"Competitions are great vehicles to get people interested, challenged and involved," says Sana Bagersh, the founder of Tamakkan, which offers seminars for budding entrepreneurs and launched a new business plan contest this month.

Another local competition includes The Big Start, which will announce its third annual winner in June. This one was created by Al Tamimi Investments and finances the most commercially viable proposal out of all the applications the company receives.

While certain events, including Microsoft's Imagine Cup, start with a local contest, they eventually showcase budding entrepreneurs on a global stage.

On Thursday, at the world finals of the Hult Global Case Challenge in New York City, a group of students from around the world compete for $1 million. Competitors include students from New York University's campus in Abu Dhabi and the Dubai campus of Hult International Business School. The prize on offer will help finance the organisations the competitors are trying to help.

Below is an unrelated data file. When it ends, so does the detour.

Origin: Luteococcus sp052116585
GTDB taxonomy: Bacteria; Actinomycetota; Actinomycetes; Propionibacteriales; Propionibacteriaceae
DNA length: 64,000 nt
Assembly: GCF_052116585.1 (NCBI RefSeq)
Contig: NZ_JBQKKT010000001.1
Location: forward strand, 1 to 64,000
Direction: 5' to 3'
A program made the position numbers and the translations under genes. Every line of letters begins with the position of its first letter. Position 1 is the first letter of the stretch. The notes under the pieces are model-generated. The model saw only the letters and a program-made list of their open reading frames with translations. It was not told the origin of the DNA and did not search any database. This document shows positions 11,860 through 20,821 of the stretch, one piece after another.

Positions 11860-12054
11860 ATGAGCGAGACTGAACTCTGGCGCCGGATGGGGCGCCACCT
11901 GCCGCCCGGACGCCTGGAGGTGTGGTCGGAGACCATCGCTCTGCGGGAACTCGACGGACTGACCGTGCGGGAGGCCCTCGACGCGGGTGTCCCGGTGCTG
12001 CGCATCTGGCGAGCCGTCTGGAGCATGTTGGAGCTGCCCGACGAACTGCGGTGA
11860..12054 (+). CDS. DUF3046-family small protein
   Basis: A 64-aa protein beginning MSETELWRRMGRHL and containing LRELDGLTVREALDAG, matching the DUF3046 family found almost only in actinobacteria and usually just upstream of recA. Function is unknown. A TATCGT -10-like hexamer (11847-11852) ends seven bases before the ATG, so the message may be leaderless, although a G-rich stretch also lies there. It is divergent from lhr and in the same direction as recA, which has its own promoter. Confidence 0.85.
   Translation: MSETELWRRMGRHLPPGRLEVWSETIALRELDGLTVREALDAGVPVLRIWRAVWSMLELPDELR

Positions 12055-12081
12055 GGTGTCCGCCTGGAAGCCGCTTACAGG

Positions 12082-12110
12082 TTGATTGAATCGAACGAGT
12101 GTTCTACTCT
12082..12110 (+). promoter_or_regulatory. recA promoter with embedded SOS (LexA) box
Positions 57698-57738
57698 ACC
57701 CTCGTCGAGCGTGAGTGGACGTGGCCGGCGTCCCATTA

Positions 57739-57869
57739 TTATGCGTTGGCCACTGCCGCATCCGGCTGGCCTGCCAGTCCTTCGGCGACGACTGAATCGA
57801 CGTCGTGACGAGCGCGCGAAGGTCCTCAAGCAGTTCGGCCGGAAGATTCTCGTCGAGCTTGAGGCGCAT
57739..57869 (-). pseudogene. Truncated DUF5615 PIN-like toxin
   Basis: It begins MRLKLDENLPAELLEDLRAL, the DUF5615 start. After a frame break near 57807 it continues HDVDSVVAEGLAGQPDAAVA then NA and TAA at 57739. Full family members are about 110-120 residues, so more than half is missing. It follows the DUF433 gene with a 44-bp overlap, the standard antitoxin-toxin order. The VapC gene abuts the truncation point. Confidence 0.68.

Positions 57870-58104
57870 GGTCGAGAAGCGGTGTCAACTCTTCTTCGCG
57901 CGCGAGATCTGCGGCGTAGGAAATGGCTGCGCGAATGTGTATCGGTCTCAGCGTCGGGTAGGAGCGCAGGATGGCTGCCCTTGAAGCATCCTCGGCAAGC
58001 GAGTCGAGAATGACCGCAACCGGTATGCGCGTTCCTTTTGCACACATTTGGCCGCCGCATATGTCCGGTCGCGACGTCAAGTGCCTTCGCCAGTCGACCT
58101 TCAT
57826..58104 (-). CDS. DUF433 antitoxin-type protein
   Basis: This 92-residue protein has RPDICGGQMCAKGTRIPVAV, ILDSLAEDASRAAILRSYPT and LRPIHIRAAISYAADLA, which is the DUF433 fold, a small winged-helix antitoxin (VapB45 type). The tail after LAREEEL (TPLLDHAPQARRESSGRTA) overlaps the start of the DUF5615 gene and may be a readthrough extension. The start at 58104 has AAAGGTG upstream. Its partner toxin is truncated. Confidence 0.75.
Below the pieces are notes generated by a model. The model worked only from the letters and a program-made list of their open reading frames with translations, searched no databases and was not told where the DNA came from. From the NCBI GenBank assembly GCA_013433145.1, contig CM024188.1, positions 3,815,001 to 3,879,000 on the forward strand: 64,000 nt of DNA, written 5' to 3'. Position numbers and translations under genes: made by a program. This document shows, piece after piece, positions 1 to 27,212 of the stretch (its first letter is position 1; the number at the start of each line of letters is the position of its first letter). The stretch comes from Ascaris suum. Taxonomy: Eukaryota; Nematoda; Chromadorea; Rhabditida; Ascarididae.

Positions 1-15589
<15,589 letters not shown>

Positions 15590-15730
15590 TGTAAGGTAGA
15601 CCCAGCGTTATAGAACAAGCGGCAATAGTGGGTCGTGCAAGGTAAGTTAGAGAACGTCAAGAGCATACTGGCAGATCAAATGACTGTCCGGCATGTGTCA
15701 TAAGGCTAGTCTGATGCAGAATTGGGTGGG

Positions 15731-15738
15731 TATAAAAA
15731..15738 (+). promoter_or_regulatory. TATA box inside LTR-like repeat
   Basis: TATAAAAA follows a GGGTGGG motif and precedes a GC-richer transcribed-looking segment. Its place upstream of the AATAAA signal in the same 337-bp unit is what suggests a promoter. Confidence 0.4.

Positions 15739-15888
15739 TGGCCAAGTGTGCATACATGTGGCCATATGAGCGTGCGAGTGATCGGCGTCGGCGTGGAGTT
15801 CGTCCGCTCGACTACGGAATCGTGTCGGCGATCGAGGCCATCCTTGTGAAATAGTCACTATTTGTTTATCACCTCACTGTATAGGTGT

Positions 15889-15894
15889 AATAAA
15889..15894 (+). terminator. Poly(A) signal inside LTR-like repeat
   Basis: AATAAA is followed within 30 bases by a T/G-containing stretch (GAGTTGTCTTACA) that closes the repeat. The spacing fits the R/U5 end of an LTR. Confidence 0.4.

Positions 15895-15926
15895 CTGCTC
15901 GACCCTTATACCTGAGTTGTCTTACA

"I believe our model can work," says Songyishu Yang, a civil engineering student from New York University in Abu Dhabi with a focus on urbanisation.

"We have a trust-based model, which has been ignored [in the past]," Ms Yang adds. "We're proposing a solution addressing that issue, and if it turns out to work, it might change the market significantly."

Television has also become a major platform for the business stars of the future. Well, at least for those brave enough to compete week-after-week in the full glare of the cameras.

The UAE telecommunications company du, for one, plans to start filming and airing a new TV show this year dubbed The Entrepreneur. This reality programme aims to find the next "groundbreaking entrepreneurs" in the Emirates, according to Marwan Kaiss, the show's executive producer from Sony Pictures Television Arabia. "We want someone coming with a brand new idea that has not been done, ideally, in the whole world -and, realistically, in the UAE or Middle East region."